It has been argued by Ugandan military officials, and perhaps rightly so, that preserving a country’s security and protecting its territorial integrity especially in an era of cross border terrorism, sometimes means going after the enemy beyond one’s borders.

Indeed, one can argue that by having a weak neighbour in the name of Sudan or Congo, necessarily creates a hideout for one’s enemies like Joseph Kony’s LRA or the Allied Defence Forces in Eastern Congo.

Museveni’s government therefore won international and national approval for fighting the al-Shabab from their own soil.

However, some believe that Uganda’s involvement in Congolese and Sudanese conflicts has been mishandled and is likely to undermine Uganda’s chances of going after the rebels merely because of the high level of distrust held by our neighbours.

Uganda’s real or perceived involvement in Congolese and Sudanese conflicts is a different matter, many believe. Apart from over-looking national and regional institutions and respect for global diplomatic standards, there is a sense that Uganda’s involvement in regional conflicts is aimed at destabilising neighbours for personal interests.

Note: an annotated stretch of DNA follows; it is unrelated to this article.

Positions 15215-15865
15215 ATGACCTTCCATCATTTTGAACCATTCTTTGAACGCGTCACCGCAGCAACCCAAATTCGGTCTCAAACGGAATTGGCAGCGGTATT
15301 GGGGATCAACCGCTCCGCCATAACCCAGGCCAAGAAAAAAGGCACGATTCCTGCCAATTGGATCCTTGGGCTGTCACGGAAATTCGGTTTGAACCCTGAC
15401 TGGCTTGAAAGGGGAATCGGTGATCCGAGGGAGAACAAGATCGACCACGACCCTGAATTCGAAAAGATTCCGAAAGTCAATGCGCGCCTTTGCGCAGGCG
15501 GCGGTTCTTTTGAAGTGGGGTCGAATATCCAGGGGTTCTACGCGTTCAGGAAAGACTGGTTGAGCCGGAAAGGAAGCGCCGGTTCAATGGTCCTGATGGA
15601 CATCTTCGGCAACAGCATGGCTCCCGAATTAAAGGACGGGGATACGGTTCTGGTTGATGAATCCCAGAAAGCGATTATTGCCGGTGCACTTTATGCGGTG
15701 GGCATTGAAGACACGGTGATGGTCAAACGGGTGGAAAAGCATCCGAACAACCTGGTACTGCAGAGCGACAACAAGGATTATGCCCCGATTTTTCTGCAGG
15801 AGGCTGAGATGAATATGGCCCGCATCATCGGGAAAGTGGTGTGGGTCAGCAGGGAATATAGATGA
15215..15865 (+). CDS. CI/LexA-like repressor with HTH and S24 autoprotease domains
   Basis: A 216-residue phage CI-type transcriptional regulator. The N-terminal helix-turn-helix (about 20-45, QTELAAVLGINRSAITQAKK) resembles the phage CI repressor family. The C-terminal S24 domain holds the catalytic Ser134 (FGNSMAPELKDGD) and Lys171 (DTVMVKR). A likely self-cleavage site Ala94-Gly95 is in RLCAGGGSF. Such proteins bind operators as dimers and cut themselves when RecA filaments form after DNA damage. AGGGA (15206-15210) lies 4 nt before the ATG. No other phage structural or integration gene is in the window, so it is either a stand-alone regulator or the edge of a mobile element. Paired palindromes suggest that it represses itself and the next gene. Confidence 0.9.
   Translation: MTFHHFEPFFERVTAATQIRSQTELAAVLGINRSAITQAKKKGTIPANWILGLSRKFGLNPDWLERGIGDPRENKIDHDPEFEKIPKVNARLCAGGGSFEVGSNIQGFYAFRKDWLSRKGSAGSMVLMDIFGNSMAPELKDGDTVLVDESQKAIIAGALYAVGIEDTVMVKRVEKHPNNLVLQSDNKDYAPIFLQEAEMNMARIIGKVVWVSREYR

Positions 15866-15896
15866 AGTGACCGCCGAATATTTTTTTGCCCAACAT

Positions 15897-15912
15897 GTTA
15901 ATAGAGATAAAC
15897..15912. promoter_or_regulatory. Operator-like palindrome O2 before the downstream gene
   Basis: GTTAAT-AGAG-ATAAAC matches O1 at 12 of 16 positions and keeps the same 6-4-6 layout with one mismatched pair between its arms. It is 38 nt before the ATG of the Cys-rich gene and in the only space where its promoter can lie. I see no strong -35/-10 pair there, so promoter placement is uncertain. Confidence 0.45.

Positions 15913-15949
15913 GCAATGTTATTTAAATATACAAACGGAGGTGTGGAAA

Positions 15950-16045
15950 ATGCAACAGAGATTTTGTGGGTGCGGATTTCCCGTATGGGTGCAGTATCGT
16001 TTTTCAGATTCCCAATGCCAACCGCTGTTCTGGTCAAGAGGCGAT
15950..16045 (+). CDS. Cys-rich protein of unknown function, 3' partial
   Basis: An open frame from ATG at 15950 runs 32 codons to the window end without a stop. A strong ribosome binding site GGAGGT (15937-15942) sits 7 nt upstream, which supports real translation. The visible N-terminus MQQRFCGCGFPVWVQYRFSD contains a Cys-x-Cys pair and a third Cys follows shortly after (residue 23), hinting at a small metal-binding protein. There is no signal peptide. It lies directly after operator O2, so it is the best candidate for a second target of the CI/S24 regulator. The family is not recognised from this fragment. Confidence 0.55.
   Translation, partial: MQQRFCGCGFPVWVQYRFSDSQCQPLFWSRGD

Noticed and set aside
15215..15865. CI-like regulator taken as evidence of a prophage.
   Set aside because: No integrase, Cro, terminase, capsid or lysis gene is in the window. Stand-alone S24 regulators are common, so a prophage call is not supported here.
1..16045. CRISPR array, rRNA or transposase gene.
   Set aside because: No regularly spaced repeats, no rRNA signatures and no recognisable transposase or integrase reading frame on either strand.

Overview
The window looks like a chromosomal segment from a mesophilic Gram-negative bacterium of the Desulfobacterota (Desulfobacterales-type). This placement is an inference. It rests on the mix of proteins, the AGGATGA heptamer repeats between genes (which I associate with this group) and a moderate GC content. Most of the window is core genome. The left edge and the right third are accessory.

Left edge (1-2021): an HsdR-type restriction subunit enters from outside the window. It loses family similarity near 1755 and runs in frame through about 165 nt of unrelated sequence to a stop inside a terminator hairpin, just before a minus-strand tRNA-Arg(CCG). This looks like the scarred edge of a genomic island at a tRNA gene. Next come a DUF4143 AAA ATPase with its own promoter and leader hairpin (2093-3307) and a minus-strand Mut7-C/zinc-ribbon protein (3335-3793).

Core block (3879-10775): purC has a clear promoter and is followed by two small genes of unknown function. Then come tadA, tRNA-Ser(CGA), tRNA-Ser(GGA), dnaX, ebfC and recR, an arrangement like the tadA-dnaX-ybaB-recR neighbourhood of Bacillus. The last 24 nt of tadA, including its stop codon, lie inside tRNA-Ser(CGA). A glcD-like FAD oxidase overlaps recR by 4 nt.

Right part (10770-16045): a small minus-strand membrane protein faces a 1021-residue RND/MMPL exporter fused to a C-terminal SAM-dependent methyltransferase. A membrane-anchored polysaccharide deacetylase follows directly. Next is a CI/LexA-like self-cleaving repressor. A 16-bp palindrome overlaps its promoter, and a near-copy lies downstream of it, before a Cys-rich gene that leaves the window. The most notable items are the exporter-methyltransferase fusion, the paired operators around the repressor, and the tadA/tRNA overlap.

The build up of mistrust among Uganda’s neighbours may have been captured in the news report this week that was attributed to former Kenyan Prime Minister Raila Odinga telling President Museveni not to stick his nose in Kenyan affairs.

The conflicts in Congo and now Sudan have severely dented Museveni’s authority as a trusted mediator and respected statesman in region not only from the perspective of the international community but more so among the warring factions of South Sudanese politics who have for long considered him ‘father’, considering his role in the liberating them from Bashir’s Khartoum.

Uganda now risks being perceived by neighbours as war mongers other than peace makers. This would seriously undermine Uganda’s economic and political interests in the region including opening up markets for labour and goods for our agricultural and nascent industrial sectors.

On the other hand, the endless wars, while some may be justified, are proving too costly for an economy the size of Uganda and therefore suffocates critical sectors of the economy of badly needed resources for growth and employment creation.